It’s hard to believe that something the size of a small beetle can have such a devastating effect on millions of trees. Such is the case with the emerald ash borer, responsible for the destruction of over 30 million American and Canadian ash trees.
Native to Asia, the emerald ash bore (EAB) was first discovered near Detroit, Michigan in 2002. Upon investigation, after a wave of reported dying ash trees, scientists at Michigan State University discovered tiny insects living behind the bark of these trees. They were no larger than a grain of rice, had a metallic green sheen to them, and were unlike anything they had ever seen. The EAB was finally identified with the help of an eastern European entomologist expert, and it was theorized the insect was transported here from China in the 1990s in wooden crates.
The EAB larvae feeds on the bark of the tree, tunneling deeper and deeper. As they feed, they actually injure the plant’s circulatory system, inhibiting the tree’s ability to transport nutrients and water throughout, and eventually killing the tree within one to three years. Take that single tree and multiply it by an entire forest, and then an entire state to truly appreciate the devastation this killer can inflict. Millions of trees throughout Canada and the Midwest have fallen victim, now many feel it is only a matter of time before it makes its way to Minnesota.
Jacob Ryg, city forester in Rochester, emphasizes that 17,000 of the trees lining the streets and adorning the parks in Rochester alone, are ash. The bill to remove the dead trees and plant new ones would be huge, with an estimated $27 million just in Minneapolis. When they do arrive, and start feasting on Minnesota’s over 872 million ash trees, they will have a veritable buffet of ash species that were initially planted to replace victims of the former Dutch Elm disease.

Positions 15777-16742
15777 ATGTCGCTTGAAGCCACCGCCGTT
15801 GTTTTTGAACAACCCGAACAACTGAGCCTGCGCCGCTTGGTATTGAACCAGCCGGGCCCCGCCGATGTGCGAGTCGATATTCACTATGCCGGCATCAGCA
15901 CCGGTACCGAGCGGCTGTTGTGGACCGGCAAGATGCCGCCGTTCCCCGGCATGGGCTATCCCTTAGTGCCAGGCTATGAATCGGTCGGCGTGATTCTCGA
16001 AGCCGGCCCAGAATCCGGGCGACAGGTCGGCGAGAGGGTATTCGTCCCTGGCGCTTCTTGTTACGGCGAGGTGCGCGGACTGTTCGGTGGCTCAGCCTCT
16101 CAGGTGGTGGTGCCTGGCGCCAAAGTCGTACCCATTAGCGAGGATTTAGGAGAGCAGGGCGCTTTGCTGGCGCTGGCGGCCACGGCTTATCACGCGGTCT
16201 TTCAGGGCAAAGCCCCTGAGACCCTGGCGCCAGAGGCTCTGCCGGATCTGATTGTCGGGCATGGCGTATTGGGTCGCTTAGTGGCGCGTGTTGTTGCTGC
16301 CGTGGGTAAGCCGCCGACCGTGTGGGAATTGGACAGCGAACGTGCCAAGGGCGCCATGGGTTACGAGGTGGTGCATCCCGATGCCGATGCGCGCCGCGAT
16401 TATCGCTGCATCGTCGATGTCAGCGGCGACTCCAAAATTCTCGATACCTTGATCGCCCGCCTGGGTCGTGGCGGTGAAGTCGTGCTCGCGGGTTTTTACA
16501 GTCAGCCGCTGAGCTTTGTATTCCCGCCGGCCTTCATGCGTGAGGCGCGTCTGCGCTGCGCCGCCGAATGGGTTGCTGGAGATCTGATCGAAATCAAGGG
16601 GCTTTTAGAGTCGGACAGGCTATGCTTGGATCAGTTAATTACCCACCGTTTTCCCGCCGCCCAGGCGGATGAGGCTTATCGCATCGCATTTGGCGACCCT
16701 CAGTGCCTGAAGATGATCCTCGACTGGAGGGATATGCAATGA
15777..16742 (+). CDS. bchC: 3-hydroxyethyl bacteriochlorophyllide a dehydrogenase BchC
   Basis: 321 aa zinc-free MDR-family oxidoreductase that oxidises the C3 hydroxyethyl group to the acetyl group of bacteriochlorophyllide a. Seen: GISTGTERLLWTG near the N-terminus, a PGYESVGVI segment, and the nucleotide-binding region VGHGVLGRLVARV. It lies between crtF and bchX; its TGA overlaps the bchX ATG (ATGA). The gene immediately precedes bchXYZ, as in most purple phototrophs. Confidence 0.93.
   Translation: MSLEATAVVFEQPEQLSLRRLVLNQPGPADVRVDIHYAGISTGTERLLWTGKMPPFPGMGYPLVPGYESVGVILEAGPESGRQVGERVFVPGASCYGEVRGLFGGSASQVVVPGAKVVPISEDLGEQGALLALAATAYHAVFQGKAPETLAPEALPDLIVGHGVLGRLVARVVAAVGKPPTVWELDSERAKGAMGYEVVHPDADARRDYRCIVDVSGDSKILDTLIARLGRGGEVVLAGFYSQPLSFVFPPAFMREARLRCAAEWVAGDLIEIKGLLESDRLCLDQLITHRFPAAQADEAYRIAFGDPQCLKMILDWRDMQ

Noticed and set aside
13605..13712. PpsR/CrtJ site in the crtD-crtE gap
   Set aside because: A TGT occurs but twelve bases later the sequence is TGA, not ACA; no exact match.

The EAB is an aggressive killer. Once the larvae becomes an adult, they emerge, fly to another tree and lay eggs there, and the cycle continues. There is not much to be done to prevent the inevitable spread, but it is possible to slow it down, and provide researchers the necessary time to find more effective ways of destroying the beetle. The U.S. Department of Agriculture has restricted movement of firewood, ash trees and ash tree parts from known infested areas. If the EAB is left to its own resources, its spread will be limited to a short distance each year.
Only ash trees are at risk from the beetle.
An adult beetle is metallic green in color and about 1/2 inch long.
Woodpeckers love EAB larvae; a sign of infestation is woodpecker damage on ash trees.
The adult beetles leave a “D” shaped hole in the bark when they exit the tree. As larvae gets bigger, they leave winding track marks on the wood.
Firewood cannot be moved in many areas of Michigan, Ohio, Illinois, Indiana, Pennsylvania, West Virginia, Maryland, Ontario and Quebec because of the EAB quarantine (Michigan, Illinois, Indiana, Maryland, Minnesota, Missouri, Ohio, Ontario, Pennsylvania, Virginia, West Virginia, and Wisconsin)
Treating Your Ash Tree: If you discover signs of EAB, there are several insecticide options available, however not all are consistently effective. If a tree has lost more than 50 percent of its leaves then it is probably to late to save it. The treatment is harsh, and the tree needs to be healthy enough to survive its effects and carry the insecticide up the trunk into the branches and leaves. Once you initiate treatment, the leaves may appear to be thinning out, but after the second year, when the tree has had a chance to heal, it may return back to a healthier state.
Methods of treatment include insecticide injections into the soil, trunk, lower trunk sprays, or cover sprays applied to the trunk, main branches and possibly the foliage. It is a good idea to seek professional help when dealing with EAB to ensure you are using the correct treatment for your tree.
The most effective product to date, and known to protect the tree for one full year, is Emamectin benzoate.
Your tree may not exhibit any symptoms of EAB, but may be quarantined due to infestations in the surrounding area (within 10-15 miles). In that case, it is not too early to begin treatment.